Chronic Pain Syndrome is a baffling disorder that causes so much misery for so many. Yesterday, we talked about what it looks like. Today, let’s work on relief.
Assessment / Diagnosis
Crucial to the success of any treatment regimen is making sure the correct disorder(s) is being treated. Now, that may sound like a no-brainer; but you’d be amazed at the number of care professionals who either haven’t heard, or blow-off, that morsel of reality.
The very best way to diagnose what may be chronic pain syndrome (CPS) begins with a comprehensive assessment. By the way, finding a chronic pain or CPS treatment center is a great idea. I’m sure your primary care physician can provide a referral. Or you can do an Internet search using the name of your city or zip code.
Working toward a CPS diagnosis will include a thorough review – past and present – of indicated musculoskeletal, reproductive, gastrointestinal, urologic, and neurologic systems. An emotional and mental health assessment, conducted by a qualified professional, is essential.
In terms of what’s going on physically in the immediate, these questions will likely be asked. Where is the pain? What brings it on or makes it worse? What provides relief? Is the pain throbbing, piercing, dull/aching, etc.? Does the pain spread or radiate? How intense is the pain?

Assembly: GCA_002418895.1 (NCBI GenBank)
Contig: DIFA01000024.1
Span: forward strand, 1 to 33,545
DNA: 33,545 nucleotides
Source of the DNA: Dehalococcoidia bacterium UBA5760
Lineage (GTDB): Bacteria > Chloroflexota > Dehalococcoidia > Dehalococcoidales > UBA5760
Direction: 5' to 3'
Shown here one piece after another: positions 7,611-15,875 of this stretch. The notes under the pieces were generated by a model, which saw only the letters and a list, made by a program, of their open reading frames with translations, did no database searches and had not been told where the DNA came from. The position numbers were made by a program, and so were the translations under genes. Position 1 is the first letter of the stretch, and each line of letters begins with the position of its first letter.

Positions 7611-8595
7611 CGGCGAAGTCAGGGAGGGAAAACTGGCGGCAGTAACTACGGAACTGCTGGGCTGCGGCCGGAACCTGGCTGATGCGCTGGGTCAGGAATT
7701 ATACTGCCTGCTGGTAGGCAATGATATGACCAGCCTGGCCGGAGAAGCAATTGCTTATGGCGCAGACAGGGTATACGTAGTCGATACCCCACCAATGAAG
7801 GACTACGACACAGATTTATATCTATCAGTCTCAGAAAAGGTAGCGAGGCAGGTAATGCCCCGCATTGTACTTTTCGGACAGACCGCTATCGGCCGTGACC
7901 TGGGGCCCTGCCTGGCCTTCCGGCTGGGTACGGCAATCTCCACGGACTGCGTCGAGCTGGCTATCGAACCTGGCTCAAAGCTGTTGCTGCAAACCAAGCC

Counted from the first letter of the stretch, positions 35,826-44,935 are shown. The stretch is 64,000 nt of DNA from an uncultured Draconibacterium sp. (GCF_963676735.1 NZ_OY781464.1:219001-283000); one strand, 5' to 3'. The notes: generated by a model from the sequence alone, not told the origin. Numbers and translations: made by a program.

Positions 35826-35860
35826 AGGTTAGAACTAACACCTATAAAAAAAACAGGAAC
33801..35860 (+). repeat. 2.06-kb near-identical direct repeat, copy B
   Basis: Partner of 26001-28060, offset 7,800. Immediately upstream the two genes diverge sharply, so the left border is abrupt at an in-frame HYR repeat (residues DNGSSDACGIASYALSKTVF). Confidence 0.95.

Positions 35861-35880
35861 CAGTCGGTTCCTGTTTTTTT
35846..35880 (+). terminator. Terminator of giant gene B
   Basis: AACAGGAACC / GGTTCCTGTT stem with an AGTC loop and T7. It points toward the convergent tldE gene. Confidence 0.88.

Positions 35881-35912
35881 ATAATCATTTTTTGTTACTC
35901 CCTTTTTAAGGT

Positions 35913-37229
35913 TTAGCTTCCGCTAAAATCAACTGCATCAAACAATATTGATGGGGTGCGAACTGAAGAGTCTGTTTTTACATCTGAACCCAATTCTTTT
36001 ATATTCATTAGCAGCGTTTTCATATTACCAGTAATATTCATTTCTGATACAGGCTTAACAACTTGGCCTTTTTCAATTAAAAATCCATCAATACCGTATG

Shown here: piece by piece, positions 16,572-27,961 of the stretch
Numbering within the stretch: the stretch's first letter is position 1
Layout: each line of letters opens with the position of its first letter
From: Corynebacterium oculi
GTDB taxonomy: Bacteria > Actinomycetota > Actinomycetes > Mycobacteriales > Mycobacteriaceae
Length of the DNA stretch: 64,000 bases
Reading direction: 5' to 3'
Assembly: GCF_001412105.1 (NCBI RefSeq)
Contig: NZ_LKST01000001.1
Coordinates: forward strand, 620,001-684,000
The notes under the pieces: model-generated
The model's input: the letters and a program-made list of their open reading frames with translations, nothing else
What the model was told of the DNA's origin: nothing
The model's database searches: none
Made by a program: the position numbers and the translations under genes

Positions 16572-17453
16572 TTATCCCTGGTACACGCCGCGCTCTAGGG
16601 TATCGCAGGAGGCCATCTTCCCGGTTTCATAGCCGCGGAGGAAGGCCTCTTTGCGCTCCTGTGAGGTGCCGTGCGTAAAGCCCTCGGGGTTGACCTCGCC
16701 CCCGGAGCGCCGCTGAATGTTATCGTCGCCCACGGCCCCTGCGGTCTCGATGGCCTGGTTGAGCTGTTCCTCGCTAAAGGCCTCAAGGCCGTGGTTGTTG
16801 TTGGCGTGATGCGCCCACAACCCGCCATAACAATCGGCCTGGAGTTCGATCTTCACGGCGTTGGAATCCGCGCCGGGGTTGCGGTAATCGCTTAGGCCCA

If indicated, lab and imaging tests will be ordered.
Okay, so the results are back and your physician has assigned a diagnosis of CPS. And now it’s on to treatment. It’s important to understand that the goals of CPS treatment are a return to normal functioning, enhanced quality of life, minimization of medications, and relapse prevention.
Here’s a long list of treatment options you may come upon. I’ll leave it to you to conduct your own research and chat with your physician…
- Physical therapy
- Occupational therapy
- Recreational therapy
- Medical therapy
- Applications of heat and cold
- Transcutaneous electrical nerve stimulation (TENS)
- Magnetic therapy
- Psychophysiologic therapy
- Vocational therapy
- Stress management
The philosophical foundation of using meds for CPS is to stop, or reduce, the severity of pain over the long haul and within the context of flare-ups. Every effort is made to avoid opioids – hydrocodone, Vicodin, oxycodone, etc. – and barbiturates – phenobarbital, Fioricet, etc.
Here are some common meds for the treatment of CPS…
- Over-the-counter analgesics
- Muscle relaxants – tizanidine (Zanaflex, Sirdalud)
- Tricyclic antidepressants (TCAs) – amitriptyline (Elavil), nortriptyline (Pamelor)
- Selective serotonin reuptake inhibitors (SSRIs) – paroxetine (Paxil), sertraline (Zoloft)
So that’s a wrap on our two-part series. Again, CPS is baffling and miserable business. And chiur is all about bringing such issues to the fore. As always, knowledge is power.